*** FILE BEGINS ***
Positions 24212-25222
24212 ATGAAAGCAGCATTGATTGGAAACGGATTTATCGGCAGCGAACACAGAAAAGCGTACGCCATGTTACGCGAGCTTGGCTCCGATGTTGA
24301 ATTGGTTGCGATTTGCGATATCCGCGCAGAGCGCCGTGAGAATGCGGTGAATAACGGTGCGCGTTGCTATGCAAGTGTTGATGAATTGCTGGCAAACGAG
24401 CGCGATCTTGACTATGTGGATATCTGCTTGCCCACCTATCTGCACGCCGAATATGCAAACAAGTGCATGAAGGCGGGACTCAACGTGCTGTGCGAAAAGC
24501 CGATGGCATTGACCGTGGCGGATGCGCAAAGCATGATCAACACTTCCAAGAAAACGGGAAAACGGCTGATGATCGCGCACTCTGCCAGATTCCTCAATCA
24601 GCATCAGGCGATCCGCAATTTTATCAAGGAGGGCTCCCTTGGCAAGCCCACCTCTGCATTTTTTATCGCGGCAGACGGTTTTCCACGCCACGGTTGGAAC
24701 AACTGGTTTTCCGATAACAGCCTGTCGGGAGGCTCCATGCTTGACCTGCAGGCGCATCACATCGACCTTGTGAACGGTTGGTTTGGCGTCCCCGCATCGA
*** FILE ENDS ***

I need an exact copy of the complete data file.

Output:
Positions 24212-25222
24212 ATGAAAGCAGCATTGATTGGAAACGGATTTATCGGCAGCGAACACAGAAAAGCGTACGCCATGTTACGCGAGCTTGGCTCCGATGTTGA
24301 ATTGGTTGCGATTTGCGATATCCGCGCAGAGCGCCGTGAGAATGCGGTGAATAACGGTGCGCGTTGCTATGCAAGTGTTGATGAATTGCTGGCAAACGAG
24401 CGCGATCTTGACTATGTGGATATCTGCTTGCCCACCTATCTGCACGCCGAATATGCAAACAAGTGCATGAAGGCGGGACTCAACGTGCTGTGCGAAAAGC
24501 CGATGGCATTGACCGTGGCGGATGCGCAAAGCATGATCAACACTTCCAAGAAAACGGGAAAACGGCTGATGATCGCGCACTCTGCCAGATTCCTCAATCA
24601 GCATCAGGCGATCCGCAATTTTATCAAGGAGGGCTCCCTTGGCAAGCCCACCTCTGCATTTTTTATCGCGGCAGACGGTTTTCCACGCCACGGTTGGAAC
24701 AACTGGTTTTCCGATAACAGCCTGTCGGGAGGCTCCATGCTTGACCTGCAGGCGCATCACATCGACCTTGTGAACGGTTGGTTTGGCGTCCCCGCATCGA